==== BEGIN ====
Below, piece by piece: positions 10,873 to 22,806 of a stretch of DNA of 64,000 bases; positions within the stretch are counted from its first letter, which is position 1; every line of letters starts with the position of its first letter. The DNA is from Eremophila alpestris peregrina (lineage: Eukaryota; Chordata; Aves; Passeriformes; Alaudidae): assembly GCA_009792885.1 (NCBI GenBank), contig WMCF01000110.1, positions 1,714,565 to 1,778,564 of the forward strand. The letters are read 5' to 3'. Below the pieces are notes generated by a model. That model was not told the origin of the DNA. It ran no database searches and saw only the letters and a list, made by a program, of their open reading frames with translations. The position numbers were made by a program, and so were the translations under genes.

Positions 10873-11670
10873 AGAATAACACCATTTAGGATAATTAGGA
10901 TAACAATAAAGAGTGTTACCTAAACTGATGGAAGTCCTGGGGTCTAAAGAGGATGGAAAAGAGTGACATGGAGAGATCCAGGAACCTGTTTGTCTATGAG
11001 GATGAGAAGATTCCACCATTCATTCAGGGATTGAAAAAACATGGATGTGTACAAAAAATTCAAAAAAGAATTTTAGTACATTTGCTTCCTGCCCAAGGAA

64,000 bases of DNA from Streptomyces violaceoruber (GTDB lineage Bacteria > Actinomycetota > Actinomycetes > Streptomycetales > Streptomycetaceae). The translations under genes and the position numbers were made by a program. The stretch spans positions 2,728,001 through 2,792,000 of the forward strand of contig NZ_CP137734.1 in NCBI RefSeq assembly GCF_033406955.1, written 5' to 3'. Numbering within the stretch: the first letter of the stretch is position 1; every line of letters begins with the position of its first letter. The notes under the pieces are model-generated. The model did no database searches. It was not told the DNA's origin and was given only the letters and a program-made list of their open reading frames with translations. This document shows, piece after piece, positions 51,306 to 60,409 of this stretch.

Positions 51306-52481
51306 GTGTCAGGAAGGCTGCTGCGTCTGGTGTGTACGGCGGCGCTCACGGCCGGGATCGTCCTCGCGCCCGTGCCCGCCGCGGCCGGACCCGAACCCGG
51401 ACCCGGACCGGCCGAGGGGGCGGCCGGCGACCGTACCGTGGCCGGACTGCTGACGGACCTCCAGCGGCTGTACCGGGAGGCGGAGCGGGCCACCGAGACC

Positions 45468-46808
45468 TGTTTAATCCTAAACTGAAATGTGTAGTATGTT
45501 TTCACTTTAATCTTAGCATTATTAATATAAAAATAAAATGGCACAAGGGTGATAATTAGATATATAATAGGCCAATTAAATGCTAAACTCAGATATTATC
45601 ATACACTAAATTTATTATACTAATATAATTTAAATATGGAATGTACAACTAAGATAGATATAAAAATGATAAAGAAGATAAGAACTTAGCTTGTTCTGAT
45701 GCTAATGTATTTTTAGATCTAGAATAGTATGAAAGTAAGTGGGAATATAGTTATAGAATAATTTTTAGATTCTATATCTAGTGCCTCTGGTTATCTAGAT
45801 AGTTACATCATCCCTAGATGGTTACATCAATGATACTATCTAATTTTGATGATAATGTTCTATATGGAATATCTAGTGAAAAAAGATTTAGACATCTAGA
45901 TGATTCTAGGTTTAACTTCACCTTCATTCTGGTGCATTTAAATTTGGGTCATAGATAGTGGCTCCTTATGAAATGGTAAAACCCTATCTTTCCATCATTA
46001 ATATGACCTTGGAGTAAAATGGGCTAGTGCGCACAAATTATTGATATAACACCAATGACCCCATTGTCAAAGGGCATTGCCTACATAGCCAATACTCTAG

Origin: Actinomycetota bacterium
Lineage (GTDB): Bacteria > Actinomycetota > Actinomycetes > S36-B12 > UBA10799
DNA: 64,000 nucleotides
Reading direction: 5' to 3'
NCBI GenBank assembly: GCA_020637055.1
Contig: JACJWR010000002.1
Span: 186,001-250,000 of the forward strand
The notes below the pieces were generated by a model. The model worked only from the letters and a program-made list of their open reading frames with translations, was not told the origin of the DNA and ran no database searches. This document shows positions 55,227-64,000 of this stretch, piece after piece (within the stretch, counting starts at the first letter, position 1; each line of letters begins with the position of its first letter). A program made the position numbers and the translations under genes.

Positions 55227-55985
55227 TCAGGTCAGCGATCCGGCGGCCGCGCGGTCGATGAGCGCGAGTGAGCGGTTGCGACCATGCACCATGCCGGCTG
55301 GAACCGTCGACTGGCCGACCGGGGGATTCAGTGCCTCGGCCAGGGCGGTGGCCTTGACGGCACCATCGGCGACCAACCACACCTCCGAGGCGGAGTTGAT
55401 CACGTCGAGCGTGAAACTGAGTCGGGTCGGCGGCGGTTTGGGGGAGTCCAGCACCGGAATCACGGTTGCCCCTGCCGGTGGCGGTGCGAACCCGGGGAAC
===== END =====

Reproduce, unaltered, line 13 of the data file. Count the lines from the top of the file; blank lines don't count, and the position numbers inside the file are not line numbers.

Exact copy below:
45601 ATACACTAAATTTATTATACTAATATAATTTAAATATGGAATGTACAACTAAGATAGATATAAAAATGATAAAGAAGATAAGAACTTAGCTTGTTCTGAT